Monday, November 23, 2015

State Library’s Bradford Manuscript on Public Television

On Tuesday, November 24 and Thursday, November 26 (Thanksgiving Day) at 8pm EST, PBS will air a new film by documentary film-maker Ric Burns of Steeplechase Films called The Pilgrims. The film documents the political, economic, religious and historical forces that led to the Pilgrim’s migration to New England and their settlement at Plimoth Plantation in 1620.

Mr. Burns and his production crew spent an entire day in the State Library’s Special Collections Department in November 2014, working under the careful supervision of multiple staff members to film selected portions of the Bradford Manuscript, the hand-written journal by Mayflower passenger William Bradford, one of the original Mayflower passengers. In 1630, Bradford started to write an account of the Pilgrim’s history and travels, starting in England, moving to the Netherlands, crossing the Atlantic, and then their first thirty years in Massachusetts.

The resulting “Bradford Manuscript,” considered a treasure of the Commonwealth, plays an important role in the film’s narrative.

The State Library has digitized the entire volume, and it is available for public viewing through the Library’s digital repository, DSpace.

Wednesday, November 18, 2015

Time of Thanks at the State Library

As Thanksgiving approaches, we reflect, give thanks, and perhaps ponder the mysteries behind this special holiday.  The truth is, we do not know the details about the first Thanksgiving, despite the many generational stories and legends that have led us to believe certain “facts.”  In fact, the date of the feast was not even acknowledged; we only know it was between September and November, after the fall crops were harvested. Obviously, the first Thanksgiving was also not well documented, and very few first-hand accounts are in existence that we currently know of.  We are lucky to have two of these accounts here at the State Library of Massachusetts.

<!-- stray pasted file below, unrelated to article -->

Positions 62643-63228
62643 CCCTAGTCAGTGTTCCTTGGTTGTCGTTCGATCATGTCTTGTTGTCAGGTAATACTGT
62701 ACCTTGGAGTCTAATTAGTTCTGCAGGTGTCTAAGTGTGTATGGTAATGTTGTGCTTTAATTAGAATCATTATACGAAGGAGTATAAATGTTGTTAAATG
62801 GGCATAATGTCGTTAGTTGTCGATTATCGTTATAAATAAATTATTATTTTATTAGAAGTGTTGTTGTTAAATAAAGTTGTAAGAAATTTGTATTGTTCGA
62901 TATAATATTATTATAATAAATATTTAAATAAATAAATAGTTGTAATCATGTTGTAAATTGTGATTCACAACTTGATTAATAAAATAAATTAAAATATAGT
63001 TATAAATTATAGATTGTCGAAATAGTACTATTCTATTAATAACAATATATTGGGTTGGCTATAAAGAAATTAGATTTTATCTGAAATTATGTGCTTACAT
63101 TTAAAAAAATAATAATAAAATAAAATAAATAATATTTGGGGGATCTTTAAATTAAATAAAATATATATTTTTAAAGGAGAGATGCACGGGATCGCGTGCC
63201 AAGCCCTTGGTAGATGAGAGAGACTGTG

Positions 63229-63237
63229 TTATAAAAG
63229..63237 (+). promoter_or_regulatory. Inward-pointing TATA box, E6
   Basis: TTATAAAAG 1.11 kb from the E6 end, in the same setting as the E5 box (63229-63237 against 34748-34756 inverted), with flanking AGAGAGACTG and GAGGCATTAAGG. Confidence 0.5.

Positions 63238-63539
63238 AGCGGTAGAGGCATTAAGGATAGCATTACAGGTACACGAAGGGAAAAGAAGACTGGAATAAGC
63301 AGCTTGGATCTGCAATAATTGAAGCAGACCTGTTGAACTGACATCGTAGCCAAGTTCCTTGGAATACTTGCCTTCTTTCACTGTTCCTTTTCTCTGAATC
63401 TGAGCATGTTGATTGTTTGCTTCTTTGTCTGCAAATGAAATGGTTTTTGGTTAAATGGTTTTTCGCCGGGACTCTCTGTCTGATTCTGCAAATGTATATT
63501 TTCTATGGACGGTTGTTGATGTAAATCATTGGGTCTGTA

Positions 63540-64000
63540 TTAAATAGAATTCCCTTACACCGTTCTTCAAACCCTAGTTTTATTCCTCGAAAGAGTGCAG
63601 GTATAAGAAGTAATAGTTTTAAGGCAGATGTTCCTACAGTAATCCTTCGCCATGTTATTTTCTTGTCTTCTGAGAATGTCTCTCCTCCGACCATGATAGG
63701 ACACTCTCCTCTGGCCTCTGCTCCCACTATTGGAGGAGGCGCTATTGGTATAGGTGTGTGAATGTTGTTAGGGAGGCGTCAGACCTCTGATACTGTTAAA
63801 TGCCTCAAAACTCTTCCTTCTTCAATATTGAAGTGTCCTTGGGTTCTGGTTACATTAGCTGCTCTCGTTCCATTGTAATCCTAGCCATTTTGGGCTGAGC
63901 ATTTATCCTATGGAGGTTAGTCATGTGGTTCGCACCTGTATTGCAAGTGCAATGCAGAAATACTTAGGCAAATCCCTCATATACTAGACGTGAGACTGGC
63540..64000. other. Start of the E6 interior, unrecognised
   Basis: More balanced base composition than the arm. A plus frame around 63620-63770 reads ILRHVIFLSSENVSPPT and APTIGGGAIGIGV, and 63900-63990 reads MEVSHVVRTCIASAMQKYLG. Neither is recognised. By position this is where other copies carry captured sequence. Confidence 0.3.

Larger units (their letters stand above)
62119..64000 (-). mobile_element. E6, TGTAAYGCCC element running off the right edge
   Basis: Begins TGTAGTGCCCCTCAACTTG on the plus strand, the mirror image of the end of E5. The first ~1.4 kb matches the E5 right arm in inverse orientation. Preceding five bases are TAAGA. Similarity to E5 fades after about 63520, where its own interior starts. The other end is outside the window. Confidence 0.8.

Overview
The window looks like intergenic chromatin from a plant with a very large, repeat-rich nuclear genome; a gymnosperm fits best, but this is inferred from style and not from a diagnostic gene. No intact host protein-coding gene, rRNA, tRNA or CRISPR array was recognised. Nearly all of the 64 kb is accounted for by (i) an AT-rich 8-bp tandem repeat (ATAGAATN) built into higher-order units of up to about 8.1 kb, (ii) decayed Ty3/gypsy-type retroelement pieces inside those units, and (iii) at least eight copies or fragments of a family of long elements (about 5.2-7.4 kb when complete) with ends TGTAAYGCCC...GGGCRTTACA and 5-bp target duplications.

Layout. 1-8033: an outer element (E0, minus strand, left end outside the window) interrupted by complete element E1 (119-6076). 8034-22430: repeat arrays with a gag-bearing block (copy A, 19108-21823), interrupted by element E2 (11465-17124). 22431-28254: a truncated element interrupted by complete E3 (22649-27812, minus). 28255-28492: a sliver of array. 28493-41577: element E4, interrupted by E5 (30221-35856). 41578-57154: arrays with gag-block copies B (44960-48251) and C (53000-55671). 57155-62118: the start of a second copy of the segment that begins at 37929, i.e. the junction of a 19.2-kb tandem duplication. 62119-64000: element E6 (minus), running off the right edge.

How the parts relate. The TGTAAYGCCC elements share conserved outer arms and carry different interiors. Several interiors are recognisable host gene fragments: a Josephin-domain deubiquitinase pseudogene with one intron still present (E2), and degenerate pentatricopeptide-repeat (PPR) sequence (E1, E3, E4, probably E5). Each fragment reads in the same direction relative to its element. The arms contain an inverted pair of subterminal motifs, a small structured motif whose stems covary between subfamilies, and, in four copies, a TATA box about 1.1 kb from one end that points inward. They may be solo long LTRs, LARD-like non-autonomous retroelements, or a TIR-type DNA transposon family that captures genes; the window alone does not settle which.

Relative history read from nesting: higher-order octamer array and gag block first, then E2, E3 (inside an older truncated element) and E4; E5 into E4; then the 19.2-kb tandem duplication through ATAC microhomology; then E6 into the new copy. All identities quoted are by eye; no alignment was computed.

The Bradford Manuscript is an original document written by author and Plymouth Colony Governor (1621-1657) William Bradford.  It documents the Pilgrim voyage from England to the Netherlands to North America, the establishment of the Plymouth Colony, passenger lists and details, and of course, a vague description of the first Thanksgiving.  Bradford does not cover the feast in great detail.  However, we know that the meal was in celebration of a successful fall harvest, that 53 Pilgrims and 90 Wampanoag, including Squanto, were in attendance, and that fowl and deer were served.  Traditional meals, like pumpkin pie, cranberry sauce, stuffing and roasted turkey were not dishes that would have been present, as the necessary ingredients were not used or available at the time.

Another primary source is Edward Winslow’s Mourt's Relation; taken from it, this interesting
passage about the feast:

"our harvest being gotten in, our governour sent foure men on fowling, that so we might after a speciall manner rejoyce together, after we had gathered the fruits of our labours ; they foure in one day killed as much fowle, as with a little helpe beside, served the Company almost a weeke, at which time amongst other Recreations, we exercised our Armes, many of the Indians coming amongst us, and amongst the rest their greatest king Massasoyt, with some ninetie men, whom for three dayes we entertained and feasted, and they went out and killed five Deere, which they brought to the Plantation and bestowed on our Governour, and upon the Captaine and others. And although it be not always so plentifull, as it was at this time with us, yet by the goodness of God, we are so farre from want, that we often wish you partakers of our plentie."

"The Pilgrims," a new film by Ric Burns,  will premiere on AMERICAN EXPERIENCE on PBS on Tuesday, November 24 at 8:00 PM EST and again on Thanksgiving Day at 9:30 PM EST.

Monday, November 16, 2015